Protein hydrolysates contain mainly peptides and free amino acids (Calvo et al., 2014). PHs can also contain carbohydrates and negligible quantities of mineral elements, phenols, phytohormones and other organic compounds (Ertani et al., 2014; Colla et al., 2015a). Chemical characteristics of PHs vary depending on source of proteins (e.g., collagen from leather by-products, fish by-products, legume seeds, alfa-alfa biomass), and production process (chemical and/or enzymatic hydrolysis). Collagen-derived PHs composition is dominated by amino acids like glycine and proline as well as aspartic and glutamic acids in legume-derived and fish-derived PHs (Ertani et al., 2009, 2013; Chalamaiah et al., 2012; Colla et al., 2015a). Moreover, collagen derived-PHs typically contain significant amounts of hydroxyproline and hydroxylysine, which can be used as markers for this type of PHs (Colla et al., 2015a).

Animal derived-PHs are usually produced through chemical hydrolysis with the use of acids (hydrochloric and sulphuric acid) at high temperature (>121°C) and pressure (>220.6 kPa). Because acid hydrolysis is very aggressive, the resulting product is composed of a large amount of free amino acids and to a lesser extent by soluble peptides. During the acid hydrolysis some amino acids like tryptophan, cysteine, serine and threonine are partially or totally destroyed and many other amino acids are converted from the L-form to D-form (racemisation) thus losing their biological activity (Colla et al., 2015a). Since plant derived-PHs are produced through a more gentle method (enzymatic hydrolysis using proteolytic enzymes and temperature below 60°C), the resulting PHs contain higher peptides:free amino acids ratio, and proportion of L-amino acids in comparison with those obtained by chemical hydrolysis. The peptides molecular weight varies from several hundred to thousands of Daltons, with low molecular weight peptides being more biologically active (Quartieri et al., 2002). Biologically active peptides have been isolated and chemically characterized from PHs, especially those derived from plant materials. For instance, a short peptide (12 amino acids) called ‘root hair promoting peptide’ has been identify in a soybean-derived PHs (Matsumiya and Kubo, 2011) and in the commercial legume derived-PHs ‘Trainer®’. Many other bioactive peptides acting as signaling molecules in plant defense, growth, and development have been discovered in plant tissues (e.g., systemins, phytosulfokines, clavata3) (Ryan et al., 2002), and may also been present in PHs.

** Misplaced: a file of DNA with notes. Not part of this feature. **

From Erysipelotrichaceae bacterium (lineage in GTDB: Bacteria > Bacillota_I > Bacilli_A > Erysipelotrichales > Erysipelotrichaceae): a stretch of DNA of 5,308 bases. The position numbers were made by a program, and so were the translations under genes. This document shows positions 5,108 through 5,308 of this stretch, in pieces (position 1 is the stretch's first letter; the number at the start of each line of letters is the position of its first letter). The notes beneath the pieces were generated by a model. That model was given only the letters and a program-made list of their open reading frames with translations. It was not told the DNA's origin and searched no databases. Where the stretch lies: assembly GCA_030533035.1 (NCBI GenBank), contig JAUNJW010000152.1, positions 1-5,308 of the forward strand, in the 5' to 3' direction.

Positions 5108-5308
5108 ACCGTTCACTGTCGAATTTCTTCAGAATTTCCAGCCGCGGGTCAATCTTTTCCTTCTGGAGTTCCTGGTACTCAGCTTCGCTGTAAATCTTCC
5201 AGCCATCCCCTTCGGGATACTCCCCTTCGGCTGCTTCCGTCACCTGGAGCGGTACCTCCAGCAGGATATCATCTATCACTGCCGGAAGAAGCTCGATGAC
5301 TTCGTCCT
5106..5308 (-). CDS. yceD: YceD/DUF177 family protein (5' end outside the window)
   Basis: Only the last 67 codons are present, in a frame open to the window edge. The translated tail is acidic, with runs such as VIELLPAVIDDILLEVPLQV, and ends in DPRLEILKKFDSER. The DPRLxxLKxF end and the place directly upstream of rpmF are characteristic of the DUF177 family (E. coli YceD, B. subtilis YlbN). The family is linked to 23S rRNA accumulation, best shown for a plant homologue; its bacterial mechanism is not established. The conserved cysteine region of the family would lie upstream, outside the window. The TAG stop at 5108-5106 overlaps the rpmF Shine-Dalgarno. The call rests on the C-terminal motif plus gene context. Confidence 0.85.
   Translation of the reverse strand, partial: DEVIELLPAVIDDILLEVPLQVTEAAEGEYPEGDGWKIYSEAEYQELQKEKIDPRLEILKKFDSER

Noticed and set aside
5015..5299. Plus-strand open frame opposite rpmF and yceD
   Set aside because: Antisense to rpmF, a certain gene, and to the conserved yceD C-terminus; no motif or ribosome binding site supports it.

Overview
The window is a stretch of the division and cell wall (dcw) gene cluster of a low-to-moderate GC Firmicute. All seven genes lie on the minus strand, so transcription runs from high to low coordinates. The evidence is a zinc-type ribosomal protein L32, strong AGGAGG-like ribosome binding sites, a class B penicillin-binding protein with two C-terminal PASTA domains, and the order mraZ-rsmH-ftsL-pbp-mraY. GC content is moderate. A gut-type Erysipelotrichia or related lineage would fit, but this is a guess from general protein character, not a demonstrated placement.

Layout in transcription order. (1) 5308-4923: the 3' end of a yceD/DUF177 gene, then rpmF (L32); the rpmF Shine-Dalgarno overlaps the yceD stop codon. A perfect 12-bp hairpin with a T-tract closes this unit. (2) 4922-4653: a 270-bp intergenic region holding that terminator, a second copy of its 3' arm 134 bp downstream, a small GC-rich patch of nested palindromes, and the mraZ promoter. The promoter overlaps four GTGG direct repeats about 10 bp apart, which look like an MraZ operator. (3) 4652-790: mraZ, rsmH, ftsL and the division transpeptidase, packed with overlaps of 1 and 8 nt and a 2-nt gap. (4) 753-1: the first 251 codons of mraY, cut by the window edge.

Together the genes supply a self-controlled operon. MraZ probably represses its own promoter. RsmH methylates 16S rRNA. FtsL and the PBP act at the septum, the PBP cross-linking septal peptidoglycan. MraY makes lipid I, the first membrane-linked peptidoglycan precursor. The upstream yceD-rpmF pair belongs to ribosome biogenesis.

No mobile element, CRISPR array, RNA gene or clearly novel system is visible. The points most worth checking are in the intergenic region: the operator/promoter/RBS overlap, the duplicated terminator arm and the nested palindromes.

Effects on Physiological and Agronomic Traits of Crops

Germination and Seedling Growth